Author Topic: Saw King Crimson here Oct 26  (Read 233 times)

westen44

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Re: Saw King Crimson here Oct 26
« Reply #15 on: November 03, 2017, 10:51:47 AM »
I totally agree.  Synchronizing with the drummer is critical.  Now that i can look back all these years later, I realize I was around some unusually good drummers while I was learning to play.  Most of them played behind the beat and I really got used to that.  It did become something I preferred as time went on, though.  Of course later when I was around drummers who didn't play that way, I made the necessary adjustments (but didn't like it as much.)

uwe

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Re: Saw King Crimson here Oct 26
« Reply #16 on: November 03, 2017, 11:58:12 AM »
It's a matter of personal preference, what kind of person you are and what music you play, there is no good and bad. If you are in a reggae band, you have to play behind the beat or it sounds like white-boy new wave reggae (The Police or Fischer-Z).

I once had a drummer in the band who was Bonham'esque behind the beat all the time. The guitarist loved him for it, but it drove me - weaned on Ian Paice's ever-so-slightly-ahead-of-the-beat swing - absolutely nuts. What sounded heavy to the others, sounded clumsy to me and I didn't like what it did to my bass playing either. And in my ears, Bonham/Jones as a rhythm section never - thanks Alan! -"drove the bus" like Paice/Glover (or Ward/Butler!) did. There was just more elegance in Purple's engine room, a track like Highway Star is fast, but there is nothing rushed or ham-fisted about it, it glides along. In contrast, when Zep play something a little faster like Rock'n'Roll or Immigrant Song, they invariably stomp (which a lot of people find appealing because it is so primal). Even a headbang number like Smoke On The Water never stomps.

But for a reason I never understood - Zep's enduring popularity must have something to do with it, the advent of disco in the late 70ies might have played a role too - behind the beat drumming became ever more popular in harder music from the 80ies onwards. A drummer once told me: "It's not that difficult to credibly ape some of the more overt things Bonham did, but that Paice swing thing is hard to get and you don't hear it that much in today's popular music anymore either, so people are just not used to and influenced by it." Paice says he heard big band music and Buddy Rich to death as a child as his father played in a big band in the 40ies and 50ies.
« Last Edit: November 03, 2017, 12:24:51 PM by uwe »
It ain't no country until Dave sez it is!

westen44

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Re: Saw King Crimson here Oct 26
« Reply #17 on: November 03, 2017, 12:38:40 PM »
That makes sense.  One drummer that I used to play with a lot was a John Bonham fanatic.  He would literally not tolerate any criticism of Bonham.  I never got that interested in Led Zeppelin, though.   I can't remember ever even buying one of their albums.  But you had to listen to their music whether you wanted to or not.  It seems like they were on the radio nonstop for years.  But I liked Jimmy Page all right and also what he did with the Yardbirds.  Also, I liked Keith Relf's quirky vocals more than Robert Plant's.  I realize I'm really in the minority on that.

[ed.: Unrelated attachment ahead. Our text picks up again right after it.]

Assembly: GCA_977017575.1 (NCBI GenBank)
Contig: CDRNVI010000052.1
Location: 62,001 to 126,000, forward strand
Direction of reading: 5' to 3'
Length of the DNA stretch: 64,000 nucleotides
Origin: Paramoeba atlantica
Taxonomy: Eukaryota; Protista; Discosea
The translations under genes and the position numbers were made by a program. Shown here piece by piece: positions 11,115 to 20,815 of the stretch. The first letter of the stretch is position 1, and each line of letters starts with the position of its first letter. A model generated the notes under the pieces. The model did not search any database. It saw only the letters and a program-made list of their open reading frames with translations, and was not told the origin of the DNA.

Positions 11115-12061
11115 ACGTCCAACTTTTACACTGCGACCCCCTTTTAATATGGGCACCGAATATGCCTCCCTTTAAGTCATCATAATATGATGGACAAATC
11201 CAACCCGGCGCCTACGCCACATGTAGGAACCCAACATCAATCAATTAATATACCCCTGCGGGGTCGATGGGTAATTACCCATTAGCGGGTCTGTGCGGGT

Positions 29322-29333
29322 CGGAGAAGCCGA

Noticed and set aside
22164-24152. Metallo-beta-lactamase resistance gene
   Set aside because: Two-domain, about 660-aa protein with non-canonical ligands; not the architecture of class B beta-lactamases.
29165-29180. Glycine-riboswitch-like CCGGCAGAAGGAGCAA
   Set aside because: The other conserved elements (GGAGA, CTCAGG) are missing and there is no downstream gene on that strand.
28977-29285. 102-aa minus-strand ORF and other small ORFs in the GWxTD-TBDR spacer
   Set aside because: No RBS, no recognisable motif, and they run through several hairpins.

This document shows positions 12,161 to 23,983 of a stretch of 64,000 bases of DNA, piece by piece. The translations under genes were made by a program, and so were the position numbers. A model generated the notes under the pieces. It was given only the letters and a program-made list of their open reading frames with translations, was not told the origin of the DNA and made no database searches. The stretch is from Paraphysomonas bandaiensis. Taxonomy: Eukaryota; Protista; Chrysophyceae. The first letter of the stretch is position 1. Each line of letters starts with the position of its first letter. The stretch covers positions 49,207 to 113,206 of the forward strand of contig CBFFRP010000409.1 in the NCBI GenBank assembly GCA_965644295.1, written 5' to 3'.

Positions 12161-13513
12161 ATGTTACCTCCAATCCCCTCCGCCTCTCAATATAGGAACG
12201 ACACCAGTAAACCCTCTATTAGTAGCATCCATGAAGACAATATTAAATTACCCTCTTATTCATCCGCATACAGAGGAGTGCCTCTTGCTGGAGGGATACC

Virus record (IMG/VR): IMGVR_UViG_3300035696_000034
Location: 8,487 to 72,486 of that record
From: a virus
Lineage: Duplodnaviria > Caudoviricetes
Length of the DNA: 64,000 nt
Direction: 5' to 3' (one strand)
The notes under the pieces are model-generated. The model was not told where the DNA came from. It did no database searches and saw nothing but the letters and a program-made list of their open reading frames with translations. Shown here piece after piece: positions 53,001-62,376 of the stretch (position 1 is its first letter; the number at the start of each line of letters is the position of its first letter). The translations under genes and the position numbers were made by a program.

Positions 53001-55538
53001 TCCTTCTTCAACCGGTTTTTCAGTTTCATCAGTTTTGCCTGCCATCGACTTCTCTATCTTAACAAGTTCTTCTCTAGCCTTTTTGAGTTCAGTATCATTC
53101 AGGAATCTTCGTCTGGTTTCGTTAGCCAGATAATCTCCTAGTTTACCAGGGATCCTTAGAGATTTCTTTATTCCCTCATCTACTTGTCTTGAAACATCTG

It's no surprise that the easier way of playing became the most popular.  Needless to say, it's human nature to often take the easy way out.  You don't hear too much complex harmonizing in music anymore, either.  It's hard and takes talent.  So why bother?   The excuse is that that's no longer in style. 

uwe

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Re: Saw King Crimson here Oct 26
« Reply #18 on: November 03, 2017, 01:54:11 PM »
I like harmony vocals a lot, but they rob you of the identification with that one singer as a listener. Harmony throughout sounds pleasant enough, but I find myself then less gripped by the lyrics, the overall sound takes over in my brain.  :-\

Nevertheless, stuff like this - yes, it's corny, I know - I can be a sucker for:





And as a bass player I'm of course notorious for playing thirds where most other people would play the root or the fifth. Wishbone Ash spoiled me. :mrgreen:

« Last Edit: November 03, 2017, 02:14:17 PM by uwe »
It ain't no country until Dave sez it is!

westen44

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Re: Saw King Crimson here Oct 26
« Reply #19 on: November 03, 2017, 03:26:19 PM »
It's doubtful that harmony will come back anytime soon or maybe never.  It was around for a very long time, though.  Maybe they did go overboard with it.  Certainly, the Eagles were masters at it. 

slinkp

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Re: Saw King Crimson here Oct 26
« Reply #20 on: November 03, 2017, 03:34:15 PM »
Well-executed and well-written harmony vocals are still all over the place, if you go looking.
I have been in love with this band for a few years now:


Roger Waters is similarly smitten apparently, because Jess and Holly from Lucius have found a side gig as his backup singers on the current tour.
https://www.thecurrent.org/feature/2017/07/27/jess-wolfe-and-holly-laessig-of-lucius-on-tour-with-roger-waters

uwe

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Re: Saw King Crimson here Oct 26
« Reply #21 on: November 03, 2017, 04:02:49 PM »
Well those guys play behind the beat alright!  :mrgreen:
It ain't no country until Dave sez it is!

slinkp

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Re: Saw King Crimson here Oct 26
« Reply #22 on: November 03, 2017, 07:04:55 PM »
Yeah they do! Sounds good usually but my one complaint with them, having heard lots of versions of many of their songs, is that they can overdo it and sound draggy.